Stephens on Riviere


F. G. Stephens, "Briton Riviere, R.A., M.A.," Artists at Home, 1884

While F. G. Stephens does not seem to have known Briton Riviere personally, he thoroughly explains not only his professional history as an artist, but his family’s, as well. Apparently fascinated with Riviere’s long artistic family legacy, he begins by delving into the artistic career of Briton’s grandfather, D. V. Riviere. Of Huguenot descent, D. V. Riviere was a student of the Royal Academy and a genre painter, Stephens tells us before going into more depth on the life of Riviere’s father, William, which takes up nearly an entire page. William Riviere had also studied at the Royal Academy and went on to have a career as an art teacher at Cheltenham School and Oxford University. Stephens notes that there were even more artists in Briton Riviere’s family, including his aunt Annette, his uncle Henry Parsons, and his sister.

When Stephens finally arrives at his subject, he begins with Briton Riviere’s birth on August 14, 1840, and then details Riviere’s education at Cheltenham School with his father, and eventually at Oxford University. Stephens notes that Riviere was a talented artist from a young age, having displayed paintings with the British Institution at eleven, and continuing to exhibit with some regularity throughout his education. Much of the rest of the chapter is devoted to listing Riviere’s paintings and noting their exhibition. Stephens also tells us that Riviere was elected an A.R.A. on January 16, 1878, and an R.A. on May 5, 1881.

When listing Riviere’s works of art, Stephens uncovers important information about his artistic trajectory. While Riviere did paint animal paintings from a young age, with his first exhibited painting being Kit and Tom Tit, he also painted portraits and literature-inspired paintings (for example, Romeo and Juliet and Much Ado About Nothing). Yet by the mid-1860’s, “the painter had with true sympathy hit on a treasury of fancy the public could never turn from” in the form of animal paintings, his most popular works. From this period on his animal paintings had “still more touching appeal.”[1]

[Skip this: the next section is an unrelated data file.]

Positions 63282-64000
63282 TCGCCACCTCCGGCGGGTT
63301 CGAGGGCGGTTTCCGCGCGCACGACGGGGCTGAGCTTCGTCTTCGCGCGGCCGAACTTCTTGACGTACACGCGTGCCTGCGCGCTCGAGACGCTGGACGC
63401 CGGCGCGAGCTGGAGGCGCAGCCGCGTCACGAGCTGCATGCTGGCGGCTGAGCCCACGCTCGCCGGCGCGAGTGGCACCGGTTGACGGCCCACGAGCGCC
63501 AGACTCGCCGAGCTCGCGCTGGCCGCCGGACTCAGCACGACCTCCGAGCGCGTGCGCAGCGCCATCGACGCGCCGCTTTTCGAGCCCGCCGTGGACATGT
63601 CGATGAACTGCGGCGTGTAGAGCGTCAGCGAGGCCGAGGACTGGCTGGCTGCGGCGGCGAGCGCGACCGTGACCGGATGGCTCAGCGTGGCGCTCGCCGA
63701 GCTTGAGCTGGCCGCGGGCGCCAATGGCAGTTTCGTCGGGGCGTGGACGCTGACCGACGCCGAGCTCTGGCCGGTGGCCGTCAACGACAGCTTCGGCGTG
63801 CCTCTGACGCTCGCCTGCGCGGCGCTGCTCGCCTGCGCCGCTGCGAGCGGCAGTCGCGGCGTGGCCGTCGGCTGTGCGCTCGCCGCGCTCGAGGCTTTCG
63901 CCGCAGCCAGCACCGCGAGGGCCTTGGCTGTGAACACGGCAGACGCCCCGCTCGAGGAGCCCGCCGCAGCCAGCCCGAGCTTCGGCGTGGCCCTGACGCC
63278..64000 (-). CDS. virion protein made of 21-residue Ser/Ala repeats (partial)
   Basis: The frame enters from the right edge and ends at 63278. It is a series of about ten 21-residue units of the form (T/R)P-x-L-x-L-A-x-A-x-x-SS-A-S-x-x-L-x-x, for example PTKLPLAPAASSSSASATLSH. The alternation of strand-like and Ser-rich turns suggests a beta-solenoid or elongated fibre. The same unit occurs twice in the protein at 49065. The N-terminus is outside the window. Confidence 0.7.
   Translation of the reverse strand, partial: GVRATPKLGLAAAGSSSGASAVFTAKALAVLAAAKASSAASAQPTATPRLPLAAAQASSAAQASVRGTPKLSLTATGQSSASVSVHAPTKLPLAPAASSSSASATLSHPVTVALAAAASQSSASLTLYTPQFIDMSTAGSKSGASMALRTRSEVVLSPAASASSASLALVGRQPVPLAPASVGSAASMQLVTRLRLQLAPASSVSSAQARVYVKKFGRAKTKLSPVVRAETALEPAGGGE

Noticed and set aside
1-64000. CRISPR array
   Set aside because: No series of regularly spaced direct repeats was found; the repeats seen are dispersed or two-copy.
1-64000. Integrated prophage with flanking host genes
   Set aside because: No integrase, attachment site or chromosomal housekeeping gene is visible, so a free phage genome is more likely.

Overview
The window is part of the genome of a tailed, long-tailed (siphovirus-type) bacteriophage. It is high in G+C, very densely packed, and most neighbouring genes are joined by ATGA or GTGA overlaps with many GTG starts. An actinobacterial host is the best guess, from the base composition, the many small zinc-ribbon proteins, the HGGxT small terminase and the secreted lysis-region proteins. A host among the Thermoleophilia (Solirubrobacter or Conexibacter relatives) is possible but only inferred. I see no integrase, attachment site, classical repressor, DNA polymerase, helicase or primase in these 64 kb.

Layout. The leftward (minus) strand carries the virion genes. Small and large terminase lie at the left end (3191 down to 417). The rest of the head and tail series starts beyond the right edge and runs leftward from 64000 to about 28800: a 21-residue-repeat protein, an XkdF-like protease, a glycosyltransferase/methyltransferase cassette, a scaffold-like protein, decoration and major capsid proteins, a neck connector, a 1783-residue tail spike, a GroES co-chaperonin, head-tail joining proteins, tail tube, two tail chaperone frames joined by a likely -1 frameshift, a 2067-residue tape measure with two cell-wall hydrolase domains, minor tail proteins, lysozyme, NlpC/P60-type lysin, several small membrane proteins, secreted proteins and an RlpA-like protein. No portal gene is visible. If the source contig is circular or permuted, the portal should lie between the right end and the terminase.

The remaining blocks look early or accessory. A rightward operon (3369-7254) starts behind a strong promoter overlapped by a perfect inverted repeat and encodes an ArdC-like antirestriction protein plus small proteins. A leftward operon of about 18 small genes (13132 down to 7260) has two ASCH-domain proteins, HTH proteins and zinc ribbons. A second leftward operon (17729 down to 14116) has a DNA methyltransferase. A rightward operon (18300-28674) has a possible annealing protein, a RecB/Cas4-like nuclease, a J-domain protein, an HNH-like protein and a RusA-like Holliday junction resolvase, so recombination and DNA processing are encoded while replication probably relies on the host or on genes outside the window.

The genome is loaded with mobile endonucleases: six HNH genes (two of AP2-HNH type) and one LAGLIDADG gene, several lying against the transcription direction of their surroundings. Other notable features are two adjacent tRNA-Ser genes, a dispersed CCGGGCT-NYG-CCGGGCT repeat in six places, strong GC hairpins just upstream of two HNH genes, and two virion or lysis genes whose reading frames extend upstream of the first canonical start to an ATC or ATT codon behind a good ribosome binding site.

There is no indication that Stephens had ever met Riviere personally, no mention of his studio, and no evidence that he had previously reviewed his work. However, Stephens has much praise for Riviere, noting that he was an excellent animal painter whose subjects focus on “the affectionate relationship of animals and man.” Additionally, he links Riviere to more famous artists: ”He is one of the few painters who have hit the happy mean between the utter savagery and brute force of Rubens’s and Snyders’s beasts and those somewhat genteel animals Sir Edwin Landseer painted.” Placing Riviere alongside artists of great renown demonstrates a deep respect for Riviere as an artist.

Michelle Malmberg

[1]  F. G. Stephens, “Mr. Briton Riviere, R.A., M.A,” in Artists at Home Photographed by J. P. Mayall (New York: D. Appleton and Company, 1884), 69-72. All quotations are from this source.


B. Riviere, The Long Sleep, c. 1867. Stephens describes the scene as "a lonely cottage, where, late one evening, a shepherd sat in his chair and slept by the fireside till the embers died with him, so that, when dawn brought the work of another day, there was no one to open the fold, and, although the eager watch-dogs clustered about his knees, and one of the leaped to lick his face, he stirred not at all."

Stephens on Riviere